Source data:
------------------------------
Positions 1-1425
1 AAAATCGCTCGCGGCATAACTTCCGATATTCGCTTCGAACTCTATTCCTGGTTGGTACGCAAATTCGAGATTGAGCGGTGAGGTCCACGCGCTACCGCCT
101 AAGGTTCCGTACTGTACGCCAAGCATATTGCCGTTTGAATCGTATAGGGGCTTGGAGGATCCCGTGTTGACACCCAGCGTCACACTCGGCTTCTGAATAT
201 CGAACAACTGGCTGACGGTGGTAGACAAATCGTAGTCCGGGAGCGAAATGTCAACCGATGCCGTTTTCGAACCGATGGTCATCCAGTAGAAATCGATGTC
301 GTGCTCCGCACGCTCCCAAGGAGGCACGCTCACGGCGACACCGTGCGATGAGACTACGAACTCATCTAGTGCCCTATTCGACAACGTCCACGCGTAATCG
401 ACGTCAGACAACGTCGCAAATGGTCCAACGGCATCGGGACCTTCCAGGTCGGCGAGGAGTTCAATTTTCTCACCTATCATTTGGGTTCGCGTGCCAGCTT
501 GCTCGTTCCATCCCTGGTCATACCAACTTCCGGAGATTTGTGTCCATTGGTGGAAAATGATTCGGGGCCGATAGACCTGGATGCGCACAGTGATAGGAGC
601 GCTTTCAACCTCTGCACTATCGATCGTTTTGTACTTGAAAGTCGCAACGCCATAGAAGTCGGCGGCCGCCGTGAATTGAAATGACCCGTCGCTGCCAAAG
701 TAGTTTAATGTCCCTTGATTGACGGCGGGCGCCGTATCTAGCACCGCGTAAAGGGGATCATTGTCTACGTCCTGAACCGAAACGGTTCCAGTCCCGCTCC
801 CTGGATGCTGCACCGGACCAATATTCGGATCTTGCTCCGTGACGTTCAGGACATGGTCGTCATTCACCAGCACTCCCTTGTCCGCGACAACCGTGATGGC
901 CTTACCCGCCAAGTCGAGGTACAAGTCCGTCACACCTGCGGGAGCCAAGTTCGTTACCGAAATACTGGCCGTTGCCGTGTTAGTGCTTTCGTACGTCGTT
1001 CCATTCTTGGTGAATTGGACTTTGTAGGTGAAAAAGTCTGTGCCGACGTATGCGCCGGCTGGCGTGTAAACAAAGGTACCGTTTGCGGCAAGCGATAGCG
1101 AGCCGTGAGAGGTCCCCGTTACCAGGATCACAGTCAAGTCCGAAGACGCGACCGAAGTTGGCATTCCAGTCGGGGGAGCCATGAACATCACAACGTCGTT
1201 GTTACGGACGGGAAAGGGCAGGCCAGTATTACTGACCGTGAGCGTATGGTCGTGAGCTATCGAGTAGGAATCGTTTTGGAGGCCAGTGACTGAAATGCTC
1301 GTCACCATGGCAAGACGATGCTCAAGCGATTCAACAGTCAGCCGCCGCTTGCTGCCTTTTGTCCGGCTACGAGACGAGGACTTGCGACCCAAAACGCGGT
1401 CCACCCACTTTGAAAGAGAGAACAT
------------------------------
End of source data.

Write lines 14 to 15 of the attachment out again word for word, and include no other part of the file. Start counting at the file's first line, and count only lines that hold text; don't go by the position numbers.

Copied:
1201 GTTACGGACGGGAAAGGGCAGGCCAGTATTACTGACCGTGAGCGTATGGTCGTGAGCTATCGAGTAGGAATCGTTTTGGAGGCCAGTGACTGAAATGCTC
1301 GTCACCATGGCAAGACGATGCTCAAGCGATTCAACAGTCAGCCGCCGCTTGCTGCCTTTTGTCCGGCTACGAGACGAGGACTTGCGACCCAAAACGCGGT